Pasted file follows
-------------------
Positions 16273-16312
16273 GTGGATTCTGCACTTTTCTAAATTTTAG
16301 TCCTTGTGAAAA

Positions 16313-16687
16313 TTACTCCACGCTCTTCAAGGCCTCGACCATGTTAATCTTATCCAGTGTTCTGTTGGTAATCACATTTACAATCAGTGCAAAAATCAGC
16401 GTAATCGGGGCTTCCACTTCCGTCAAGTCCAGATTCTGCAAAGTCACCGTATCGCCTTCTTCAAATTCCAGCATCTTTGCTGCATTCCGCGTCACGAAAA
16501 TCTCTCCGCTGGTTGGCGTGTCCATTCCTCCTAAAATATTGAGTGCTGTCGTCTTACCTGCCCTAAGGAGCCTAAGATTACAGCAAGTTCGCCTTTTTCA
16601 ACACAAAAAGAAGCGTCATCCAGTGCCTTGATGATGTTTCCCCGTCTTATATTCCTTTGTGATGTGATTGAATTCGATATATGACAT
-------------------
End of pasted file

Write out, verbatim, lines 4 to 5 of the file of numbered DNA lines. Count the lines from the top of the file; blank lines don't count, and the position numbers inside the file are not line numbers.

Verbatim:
Positions 16313-16687
16313 TTACTCCACGCTCTTCAAGGCCTCGACCATGTTAATCTTATCCAGTGTTCTGTTGGTAATCACATTTACAATCAGTGCAAAAATCAGC